Baptism

 

The Council of Trent

On Justification: Chapter IV: By which words a description of the Justification of the impious is indicated—as being a translation, from that state wherein man is born a child of Adam, to the state of grace, and of the adoption of the sons of God, through the second Adam, Jesus Christ, our Saviour. And this translation, since the promulgation of the the Gospel, can not be effected, without the laver of regeneration, or the desire thereof, as it is written: unless a man be born again of water and the Holy Ghost, he can not enter into the Kingdom of God.

Canon II: If any one saith, that true and natural water is not of necessity for baptism, and, on that account, wrests, to some sort of metaphor, those words of our Lord Jesus Christ: Unless a man be born again of water and the Holy Ghost: let him be anathema.

Canon V: If any one saith, that baptism is free, that is, not necessary unto salvation: let him be anathema (The Canons and Decrees of the Council of Trent. Found in Philip Schaff, The Creeds of Christendom (New York: Harper, 1877), Decree on Justification, Chapter IV, p. 91; Canons on Baptism II, V; pp. 122-123).

The Code of Canon Law

Canon.849: Baptism, the gateway to the sacraments, is necessary for salvation, either by actual reception or at least by desire. By it people are freed from sins, are born again as children of God and, made like to Christ by an indelible character, are incorporated into the Church. It is validly conferred only by a washing in real water with the proper form of words (The Code of Canon Law (London: Collins, 1983).

The Question and Answer Catholic Catechism

1142. What is baptism?

Baptism is the sacrament of spiritual rebirth. Through the symbolic action of washing with water and the use of appropriate ritual words, the baptized person is cleansed of all his sins and incorporated into Christ. It was foretold in Ezekiel, “I shall pour clean water over you and you will be cleansed; I shall cleanse you of all your defilement and all your idols. I shall give you a new heart, and put a new spirit in you” (Ezekiel 36:25-26).

1151. What are the effects of baptism?

The effects of baptism are the removal of the guilt of sin and all punishment due to sin, conferral of the grace of regeneration and the infused virtues, incorporation into Christ and his Church, receiving the baptismal character and the right to heaven.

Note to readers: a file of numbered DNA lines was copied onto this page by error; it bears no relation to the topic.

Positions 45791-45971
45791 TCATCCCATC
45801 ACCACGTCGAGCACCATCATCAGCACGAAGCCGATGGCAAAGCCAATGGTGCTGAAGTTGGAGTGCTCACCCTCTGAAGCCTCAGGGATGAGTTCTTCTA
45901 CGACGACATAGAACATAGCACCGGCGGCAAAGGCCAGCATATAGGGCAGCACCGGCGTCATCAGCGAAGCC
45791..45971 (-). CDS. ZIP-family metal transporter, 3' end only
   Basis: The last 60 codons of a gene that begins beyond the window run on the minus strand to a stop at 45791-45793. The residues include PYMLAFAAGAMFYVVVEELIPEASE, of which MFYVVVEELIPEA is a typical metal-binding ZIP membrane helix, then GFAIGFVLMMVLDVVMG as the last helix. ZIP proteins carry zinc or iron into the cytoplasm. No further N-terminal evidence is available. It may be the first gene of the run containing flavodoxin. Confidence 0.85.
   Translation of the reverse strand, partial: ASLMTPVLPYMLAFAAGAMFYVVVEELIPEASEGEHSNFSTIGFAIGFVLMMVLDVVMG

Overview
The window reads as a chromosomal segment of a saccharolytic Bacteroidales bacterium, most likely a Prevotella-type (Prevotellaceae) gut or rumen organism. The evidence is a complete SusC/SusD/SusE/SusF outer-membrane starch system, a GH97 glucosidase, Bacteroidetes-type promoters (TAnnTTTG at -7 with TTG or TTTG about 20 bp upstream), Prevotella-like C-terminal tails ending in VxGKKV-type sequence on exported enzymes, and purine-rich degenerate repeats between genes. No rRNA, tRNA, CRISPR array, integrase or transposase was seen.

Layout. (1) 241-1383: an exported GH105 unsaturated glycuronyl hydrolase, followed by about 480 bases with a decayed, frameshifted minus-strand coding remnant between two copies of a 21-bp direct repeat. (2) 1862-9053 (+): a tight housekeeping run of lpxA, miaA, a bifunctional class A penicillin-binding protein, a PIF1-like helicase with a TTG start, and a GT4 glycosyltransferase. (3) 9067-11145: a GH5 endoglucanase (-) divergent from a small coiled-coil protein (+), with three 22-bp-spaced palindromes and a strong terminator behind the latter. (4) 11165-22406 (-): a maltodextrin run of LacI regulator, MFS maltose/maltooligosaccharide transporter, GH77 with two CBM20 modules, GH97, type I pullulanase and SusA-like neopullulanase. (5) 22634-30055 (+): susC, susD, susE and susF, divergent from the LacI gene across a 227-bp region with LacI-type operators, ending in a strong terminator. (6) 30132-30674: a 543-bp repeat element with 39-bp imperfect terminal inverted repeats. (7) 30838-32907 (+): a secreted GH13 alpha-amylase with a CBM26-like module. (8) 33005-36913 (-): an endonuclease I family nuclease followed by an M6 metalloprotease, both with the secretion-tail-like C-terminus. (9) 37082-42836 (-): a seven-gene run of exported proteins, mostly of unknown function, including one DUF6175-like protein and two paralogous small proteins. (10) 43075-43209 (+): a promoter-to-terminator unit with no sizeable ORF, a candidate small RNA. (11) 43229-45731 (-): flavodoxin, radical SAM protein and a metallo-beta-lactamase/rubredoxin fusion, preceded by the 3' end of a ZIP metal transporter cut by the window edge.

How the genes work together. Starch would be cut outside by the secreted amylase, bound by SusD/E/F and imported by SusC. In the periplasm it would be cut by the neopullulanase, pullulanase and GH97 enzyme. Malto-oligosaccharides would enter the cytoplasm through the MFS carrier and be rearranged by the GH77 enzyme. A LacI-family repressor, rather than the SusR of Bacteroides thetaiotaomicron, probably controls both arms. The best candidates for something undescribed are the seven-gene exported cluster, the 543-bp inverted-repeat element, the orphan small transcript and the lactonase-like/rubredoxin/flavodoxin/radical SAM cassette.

1152. What sins does baptism take away?

Baptism remits the guilt of all sins, that is, it takes away all sins, whether original sin as inherited from Adam at conception, or actual sin as incurred by each person on reaching the age of reason. No matter how frequent, or how grave the actual sins may be, their guilt is all removed at baptism. All of this is the pure gift of God, since St. Paul writes, “It was for no reason except his own compassion that he saved us, by means of the cleansing water of rebirth” (Titus 3:5).

1153. What penalties does baptism remove?

Baptism removes all the penalties, eternal and temporal attached to original and actual sin.

1155. What is the grace of regeneration?

The grace of regeneration infuses into our souls the life of grace that Christ won for us by his Death and Resurrection. It is the new birth of which Christ spoke to Nicodemus (cf. John 3:3) and the new creation described by St. Paul (cf. 2 Corinthians 5:17).

1156. What virtues are infused into the soul at baptism?

The virtues infused into the soul at baptism are faith, hope, and charity. Among the gifts of grace infused at baptism are the peace and joy of the Holy Spirit, which make possible the practice of the Beatitudes.

1157. How does baptism incorporate us into Christ?

By baptism we become members of Christ’s Mystical Body, which is the Church. That is why “By the sacrament of baptism, whenever it is properly conferred in the way the Lord determined and received with the proper dispositions of soul, man becomes truly incorporated into the crucified and glorified Christ and is reborn to a sharing of the divine life, as the apostle says: ‘For you were buried together with him in baptism, and in him also rose again through faith in the working of God who raised him from the dead’ (Romans 6:4)” (Second Vatican Council, Decree on Ecumenism, 22) (John Hardon, The Question and Answer Catholic Catechism (Garden: Image, 1981).